The first half ended with Frank’s 2002 Sueños de Chambi for flute (Rowe) and piano (Bass, piano department chair at Boston Conservatory, not to be confused with Jonathan Biss). Frank, an American of partly Peruvian ancestry, has devoted much of her output to exploring South American, and specifically Peruvian Quechua musical culture. These “pictures at an exhibition” are mostly brief contemplations (“dreams,” as the title puts it) of photographs by Martín Chambi (1891-1973). Chambi’s works focus on the lives and culture of the Quechua people, and Frank has evoked not only the images Chambi presented but the sounds of Quechua and other Peruvian music, with all the pieces being settings of actual folk tunes. Notably, in the first and sixth of the seven pieces in Sueños, she uses the alto flute, with bent pitches and flutter tonguing, to evoke the sound of the Andean pan pipe. These two movements, one based on a photo of a cusqueño (resident of Cuzco), the other on a self-portrait, bookend the work musically, in an unusual arrangement that allows for a snappy finale; they offer a slow, dignified and melancholy song of religious origins. Other movements depict a “devil’s dance”—the devil evidently likes jazz, which bit of norteamericanismo informs Bass’s deftly executed piano part—shepherds’ songs, a gentle but not at all maudlin contemplation of a dead child’s wake, and the final “seaman’s dance.” The settings are direct but informed latter-day neo-tonalism (Frank studied, among others, with William Bolcom). Rowe and Bass were splendid and deeply engaged, and got the big reception they deserved. We were surprised to discover that Frank originally wrote this piece for violin and piano, transcribing it shortly thereafter; it is perhaps a tribute to Rowe’s excellence that we can’t imagine how it could convey its intentions otherwise than through the flute.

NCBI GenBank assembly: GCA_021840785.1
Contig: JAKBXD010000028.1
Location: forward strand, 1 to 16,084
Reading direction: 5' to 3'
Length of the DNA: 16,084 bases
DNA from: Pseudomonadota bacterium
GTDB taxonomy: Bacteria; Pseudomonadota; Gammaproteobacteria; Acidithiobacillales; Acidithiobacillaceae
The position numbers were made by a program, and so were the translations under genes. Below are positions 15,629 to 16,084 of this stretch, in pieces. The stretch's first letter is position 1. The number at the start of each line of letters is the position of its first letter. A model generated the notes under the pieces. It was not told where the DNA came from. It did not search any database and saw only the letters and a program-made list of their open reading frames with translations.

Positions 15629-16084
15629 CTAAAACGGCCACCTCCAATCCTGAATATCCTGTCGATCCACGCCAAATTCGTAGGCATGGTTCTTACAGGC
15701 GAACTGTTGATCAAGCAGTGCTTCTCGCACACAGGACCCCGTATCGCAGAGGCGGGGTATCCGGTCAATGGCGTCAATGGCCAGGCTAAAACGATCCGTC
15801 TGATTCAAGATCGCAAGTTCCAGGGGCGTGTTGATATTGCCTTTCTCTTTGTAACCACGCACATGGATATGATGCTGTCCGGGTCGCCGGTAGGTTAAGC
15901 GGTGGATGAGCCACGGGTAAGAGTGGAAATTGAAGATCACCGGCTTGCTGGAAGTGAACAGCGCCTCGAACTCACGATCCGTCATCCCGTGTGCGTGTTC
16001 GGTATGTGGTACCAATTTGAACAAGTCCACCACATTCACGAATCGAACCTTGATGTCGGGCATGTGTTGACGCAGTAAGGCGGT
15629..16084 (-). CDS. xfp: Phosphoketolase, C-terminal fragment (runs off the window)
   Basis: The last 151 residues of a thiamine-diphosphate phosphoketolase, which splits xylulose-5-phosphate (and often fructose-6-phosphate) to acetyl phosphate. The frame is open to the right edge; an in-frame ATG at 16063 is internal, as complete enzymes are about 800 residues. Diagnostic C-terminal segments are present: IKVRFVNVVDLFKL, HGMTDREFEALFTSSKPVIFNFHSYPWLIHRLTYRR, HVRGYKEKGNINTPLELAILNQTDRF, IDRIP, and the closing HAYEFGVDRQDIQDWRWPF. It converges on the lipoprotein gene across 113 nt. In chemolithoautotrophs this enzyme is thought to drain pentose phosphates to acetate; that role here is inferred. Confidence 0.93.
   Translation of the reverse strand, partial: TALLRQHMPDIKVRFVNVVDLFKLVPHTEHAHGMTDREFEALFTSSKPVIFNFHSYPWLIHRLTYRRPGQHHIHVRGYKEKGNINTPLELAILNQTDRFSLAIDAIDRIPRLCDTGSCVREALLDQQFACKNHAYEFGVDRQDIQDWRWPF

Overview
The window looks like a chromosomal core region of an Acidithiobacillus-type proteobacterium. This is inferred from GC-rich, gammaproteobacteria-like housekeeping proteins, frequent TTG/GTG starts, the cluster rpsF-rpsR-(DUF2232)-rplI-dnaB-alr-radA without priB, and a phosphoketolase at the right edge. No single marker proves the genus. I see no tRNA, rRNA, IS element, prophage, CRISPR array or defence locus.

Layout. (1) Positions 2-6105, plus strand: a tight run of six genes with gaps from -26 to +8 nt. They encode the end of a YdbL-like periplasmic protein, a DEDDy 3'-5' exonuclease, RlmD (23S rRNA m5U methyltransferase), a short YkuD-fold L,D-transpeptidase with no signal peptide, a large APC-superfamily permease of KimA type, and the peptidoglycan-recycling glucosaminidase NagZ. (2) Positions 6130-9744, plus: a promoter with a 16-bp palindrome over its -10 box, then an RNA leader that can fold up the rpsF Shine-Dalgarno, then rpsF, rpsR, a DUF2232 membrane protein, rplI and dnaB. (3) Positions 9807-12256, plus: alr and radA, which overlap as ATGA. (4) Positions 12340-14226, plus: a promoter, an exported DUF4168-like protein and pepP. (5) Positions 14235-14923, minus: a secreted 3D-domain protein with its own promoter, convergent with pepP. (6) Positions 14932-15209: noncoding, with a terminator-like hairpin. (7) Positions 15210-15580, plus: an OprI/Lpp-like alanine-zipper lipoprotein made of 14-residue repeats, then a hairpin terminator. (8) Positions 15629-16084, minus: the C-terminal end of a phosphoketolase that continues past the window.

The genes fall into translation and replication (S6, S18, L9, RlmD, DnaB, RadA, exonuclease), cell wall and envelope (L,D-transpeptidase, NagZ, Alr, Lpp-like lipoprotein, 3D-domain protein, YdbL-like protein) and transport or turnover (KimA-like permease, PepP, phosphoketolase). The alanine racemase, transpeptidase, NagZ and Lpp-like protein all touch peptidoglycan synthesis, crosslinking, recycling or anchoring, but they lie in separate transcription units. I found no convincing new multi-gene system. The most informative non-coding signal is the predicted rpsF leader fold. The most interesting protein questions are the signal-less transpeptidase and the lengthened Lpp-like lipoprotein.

The concert concluded with the 13-instrument original version of Aaron Copland’s ballet Appalachian Spring, originally just called “Ballet for Martha” (Graham, that is) because Copland wrote the music before there was a scenario. When you think about it, the resulting ballet was a triumph of choreography, since what resulted was pretty nearly a perfect fit to the music, especially the climactic setting of “Simple Gifts” (some call it variations, but the tune isn’t really varied, just variously accompanied). The only exception is the cowboy-sounding music three quarters of the way through that is incongruous to the Pennsylvania setting Graham gave the story. The music is held by many to be Copland’s supreme masterpiece, and we’re not inclined to quibble. It has, especially in the later orchestral scoring, become about his most popular work, next to the Fanfare for the Common Man. The chamber version (it rather stretches the limits of what one thinks of as chamber music, but it can be performed unconducted) has become increasingly popular as well; the reduced forces convey more bounce and bite than all the massed strings of the bigger version.